If Seattle, Washington-based Origin Records can be said to have a signature sound, trumpeter Thomas Marriott's Flexicon could be picked as an example. The music is mainstream, with two horns and a rhythm section, polished up and modernized with a nice edge, some luminous Fender Rhodes, a solid-yet-adventurous bassist, and a top notch, push-the-tradition-forward drummer. And everything small and large that the drummer does can be heard. Additionally, Joe Locke is featured on vibes on a couple of tunes.
Marriott's excellent Crazy: The Music of Willie Nelson (Origin Records, 2008), expanded the boundaries of the trumpeter's musical world on a quirky and offbeat offering. The equally fine Flexicon reigns things back toward more standard, straight-ahead fare, with a cast of Northwest/Origin Records All-Stars.
The set blasts off with Freddie Hubbard's "Take it to the Ozone" on some high octane unison horn blowing and a pedal-to-the-metal ensemble work. Marriott's first solo suggests he should be mentioned in the same breath with Wynton Marsalis and Terence Blanchard in terms of purity of tone and control of his instrument. He gives way to Locke, who adds a buoyant luminescence to any situation he joins.
Wayne Shorter's "Masquelero" recalls Miles Davis' second great quintet work?mysterious, dangerous, and full of dark shadows. Saxophonist Mark Taylor, on soprano here, playing entrancing lines in front of drummer Matt Jorgenson's waves-on-the-beach percussion. Pianist Bill Anschell, on Fender Rhodes, goes searching the night time streets on his solo.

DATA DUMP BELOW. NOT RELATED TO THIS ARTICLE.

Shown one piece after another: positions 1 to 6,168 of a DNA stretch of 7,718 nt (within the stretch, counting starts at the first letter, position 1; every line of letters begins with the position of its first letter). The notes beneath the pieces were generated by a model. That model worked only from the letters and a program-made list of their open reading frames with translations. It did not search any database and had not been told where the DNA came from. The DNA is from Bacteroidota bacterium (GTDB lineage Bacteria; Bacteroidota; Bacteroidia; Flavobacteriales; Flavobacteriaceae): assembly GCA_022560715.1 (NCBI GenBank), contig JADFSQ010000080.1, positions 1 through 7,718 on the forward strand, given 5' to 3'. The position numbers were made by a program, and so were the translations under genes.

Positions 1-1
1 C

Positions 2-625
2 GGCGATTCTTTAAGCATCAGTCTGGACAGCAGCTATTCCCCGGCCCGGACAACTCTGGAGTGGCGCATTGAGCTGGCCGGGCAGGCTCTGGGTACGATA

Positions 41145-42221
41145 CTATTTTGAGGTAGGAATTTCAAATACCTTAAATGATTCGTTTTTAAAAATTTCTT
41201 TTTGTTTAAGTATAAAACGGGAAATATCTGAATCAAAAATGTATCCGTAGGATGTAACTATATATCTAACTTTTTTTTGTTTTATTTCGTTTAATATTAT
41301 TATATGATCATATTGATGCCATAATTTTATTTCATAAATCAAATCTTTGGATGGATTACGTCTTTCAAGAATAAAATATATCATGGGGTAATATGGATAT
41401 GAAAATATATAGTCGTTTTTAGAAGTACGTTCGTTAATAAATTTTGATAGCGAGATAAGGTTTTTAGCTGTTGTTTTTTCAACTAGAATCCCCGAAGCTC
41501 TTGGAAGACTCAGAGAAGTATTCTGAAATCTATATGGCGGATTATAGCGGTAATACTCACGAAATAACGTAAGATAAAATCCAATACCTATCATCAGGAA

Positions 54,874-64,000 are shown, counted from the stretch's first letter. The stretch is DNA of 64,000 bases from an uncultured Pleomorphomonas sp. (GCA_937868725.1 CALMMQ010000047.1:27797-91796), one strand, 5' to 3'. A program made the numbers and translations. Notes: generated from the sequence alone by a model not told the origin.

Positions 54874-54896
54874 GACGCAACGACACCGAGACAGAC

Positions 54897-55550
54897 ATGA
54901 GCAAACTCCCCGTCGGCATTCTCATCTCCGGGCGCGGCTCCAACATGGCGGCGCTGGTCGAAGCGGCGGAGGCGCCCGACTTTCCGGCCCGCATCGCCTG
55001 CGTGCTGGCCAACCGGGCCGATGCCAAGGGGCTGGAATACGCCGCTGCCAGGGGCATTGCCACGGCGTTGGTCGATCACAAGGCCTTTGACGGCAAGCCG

Rodgers and Hart's "Spring is Here" lightens the mood, with Marriott and company giving the tune a zingy, modern treatment. "Little Frances," from Marriott's pen, sounds like a '60s jazz standard. The tune showcases Marriott's clean, hundred-karat tone that leads into an exploratory Jeff Johnson bass solo.
The familiar "Detour Ahead" finds Marriott with mute, on this a sweetly introspective ballad that features a delicately pretty Anschell solo.
Elvis Costello's "Almost Blue" closes the show on a beautifully melancholic note. In a lonely duet with pianist Anschell, Marriott's horn talks, telling a sad tale in a rich, warm voice. A perfect ending to a first-rate jazz set.